The simplest form of an inductor is winded copper wire with a thin layer of insulation so that one winding does not have contact with the next. When the copper wire conducts current, it is surrounded by an electric- and a magnetic field. When an alternating current run through the inductor, the magnetic field varies. The magnetic field oppose the change in current according to Lentz law. The copper wire is normally winded around an iron core or bobbin to strengthen the magnetic field. The more windings, the higher the inductance. Inductances is measured in Henry, which is a large unit. Most of the time inductance is given in mH or µH. The impedance of an inductor is measured in Ohm and is a measure of resistance to alternating current. The higher the frequency of the alternating current, the higher the impedance.
The simplest form of a transformer has a primary winding and a secondary winding that shares a common core. When an alternating current flow through the windings there is an alternating magnetic field around the core. In order to increase the voltage, the secondary winding has more turns than the primary winding. In order to reduce the voltage, the secondary winding should have less turns than the primary side. Many transformers have more than one secondary winding. Three commonly used cores are C-core, E-core and toroidal cores. The E-core is easy to use in automated production and the transformer can be manufactured at a low cost. The toroidal core has very low leakage and therefor high efficiency. Gate-Transformers and Pulse Transformers In a switch mode power supply, the input voltage is chopped up by a transistor in a series of pulses. By using capacitors and other components, the voltage is converted to direct current. The width of the pulses is controlled by one or several feedback loops depending on the load. Higher switching frequency makes it possible to use smaller inductive components.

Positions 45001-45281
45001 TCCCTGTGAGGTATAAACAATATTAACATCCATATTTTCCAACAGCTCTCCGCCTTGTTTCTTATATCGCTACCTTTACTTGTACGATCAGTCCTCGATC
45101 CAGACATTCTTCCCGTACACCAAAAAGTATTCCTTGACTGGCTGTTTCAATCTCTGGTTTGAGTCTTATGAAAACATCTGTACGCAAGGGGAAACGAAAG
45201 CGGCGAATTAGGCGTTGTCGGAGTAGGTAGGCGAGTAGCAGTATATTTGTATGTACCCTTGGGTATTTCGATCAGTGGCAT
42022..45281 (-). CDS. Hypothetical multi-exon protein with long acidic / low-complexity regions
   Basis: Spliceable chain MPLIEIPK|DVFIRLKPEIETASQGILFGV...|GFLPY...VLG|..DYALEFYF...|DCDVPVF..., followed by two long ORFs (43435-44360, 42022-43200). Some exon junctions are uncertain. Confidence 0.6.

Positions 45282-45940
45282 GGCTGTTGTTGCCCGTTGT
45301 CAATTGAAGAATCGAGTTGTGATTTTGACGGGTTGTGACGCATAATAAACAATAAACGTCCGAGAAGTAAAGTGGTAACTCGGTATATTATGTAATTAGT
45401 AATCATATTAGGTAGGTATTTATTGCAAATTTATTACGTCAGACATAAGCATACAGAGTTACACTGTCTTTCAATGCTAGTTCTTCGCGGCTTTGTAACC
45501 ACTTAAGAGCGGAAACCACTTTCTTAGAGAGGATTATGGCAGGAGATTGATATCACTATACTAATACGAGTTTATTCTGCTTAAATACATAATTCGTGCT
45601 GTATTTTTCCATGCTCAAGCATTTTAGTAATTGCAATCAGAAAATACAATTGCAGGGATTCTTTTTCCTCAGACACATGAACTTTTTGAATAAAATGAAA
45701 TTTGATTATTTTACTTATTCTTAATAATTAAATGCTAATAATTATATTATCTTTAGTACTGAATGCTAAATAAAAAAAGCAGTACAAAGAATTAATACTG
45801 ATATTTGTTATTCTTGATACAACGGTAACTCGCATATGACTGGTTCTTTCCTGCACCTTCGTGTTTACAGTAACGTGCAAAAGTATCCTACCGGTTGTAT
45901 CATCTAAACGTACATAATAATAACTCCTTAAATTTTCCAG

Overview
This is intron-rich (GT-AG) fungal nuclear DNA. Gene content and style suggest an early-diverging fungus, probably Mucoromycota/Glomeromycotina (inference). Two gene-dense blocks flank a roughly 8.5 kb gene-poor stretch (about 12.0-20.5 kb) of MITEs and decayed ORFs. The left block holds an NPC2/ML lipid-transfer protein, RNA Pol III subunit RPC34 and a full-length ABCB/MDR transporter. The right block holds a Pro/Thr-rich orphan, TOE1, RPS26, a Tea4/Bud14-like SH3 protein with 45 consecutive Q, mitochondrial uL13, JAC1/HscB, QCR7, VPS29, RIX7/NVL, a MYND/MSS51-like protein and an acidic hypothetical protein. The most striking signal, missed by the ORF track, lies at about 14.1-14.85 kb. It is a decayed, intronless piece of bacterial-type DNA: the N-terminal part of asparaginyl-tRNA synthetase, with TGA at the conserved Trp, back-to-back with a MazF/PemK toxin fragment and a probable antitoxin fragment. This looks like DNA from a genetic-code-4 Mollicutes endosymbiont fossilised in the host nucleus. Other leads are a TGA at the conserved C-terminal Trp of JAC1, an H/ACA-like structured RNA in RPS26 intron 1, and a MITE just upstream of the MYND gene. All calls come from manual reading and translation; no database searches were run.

Thyristors, MOSFET’s, IGBT’s or TRIAC-semiconductors performs the switching in a switch mode power supply. The terminals of a MOSFETs are named Gate, Drain and Source. The current channel between the Drain and the Source is controlled by the Gate. A gate drive transformer provides a voltage pulse or a series of pulses to the Gate terminal. Therefor, the gate drive transformer is also called a pulse transformer. A pulse transformer is optimized to transmit rectangular pulses with fast rise and fall times, and a constant altitude. Sometimes the pulse transformer is replaced with an optocoupled IC. The IC can be surface mount and it does not have the same requirement of a minimum frequency like the pulse transformer. Switching of high voltages and currents often requires galvanic isolation on the gate terminal of the transistor. Different standards define creepage distances and durability regarding partial discharge. A potting material is often used to improve isolation. If the potting material contains air bubbles, the voltage on one side of a bubble may be different to the voltage potential on the other side. This may lead to a spark that at some point in time destroys the isolating potting material. The risk of partial discharge increases with higher switching frequency. Air bubbles in the potting material are avoided by casting the transformers under vacuum. Switch Mode Transformers The four basic conversion technologies in switched mode power supplies are buck, boost, flyback and forward. The buck topology is used to lower the voltage. The boost topology creates a higher voltage than the input voltage. Buck and boost converters are based on coils and do not offer isolation. Flyback and forward topologies are based on transformers and are therefore used in isolated converters.
The forward topology is a development from the buck principal. Depending on the transformer, the voltage may be converted up or down. It is possible to design a forward converter with only one transistor delivering a few hundred Watt of power. The pulse ratio must be 0.5 or less and the transistor breakdown voltage must be equal to or greater than the double input voltage. The forward topology requires a core with air gap and very good magnetic coupling. Forward converters with two transistors can deliver a few kilo watts of power. The transformer should have a small core and no air gap, but otherwise the requirement on the pulse ratio and the transistor breakdown voltage is the same.
The flyback topology is a buck-boost version where the voltage can be regulated up or down. The flyback topology utilizes the magnetic storage capability of the transformer. Several output voltages can be regulated in the same circuit. Input voltage range is flexible and may be for instance 85 to 270V AC. Power up to a few hundred Watt is possible. The transistor breakdown voltage must be greater than or equal to the double input voltage. This topology requires a large core with air gap and good magnetic coupling.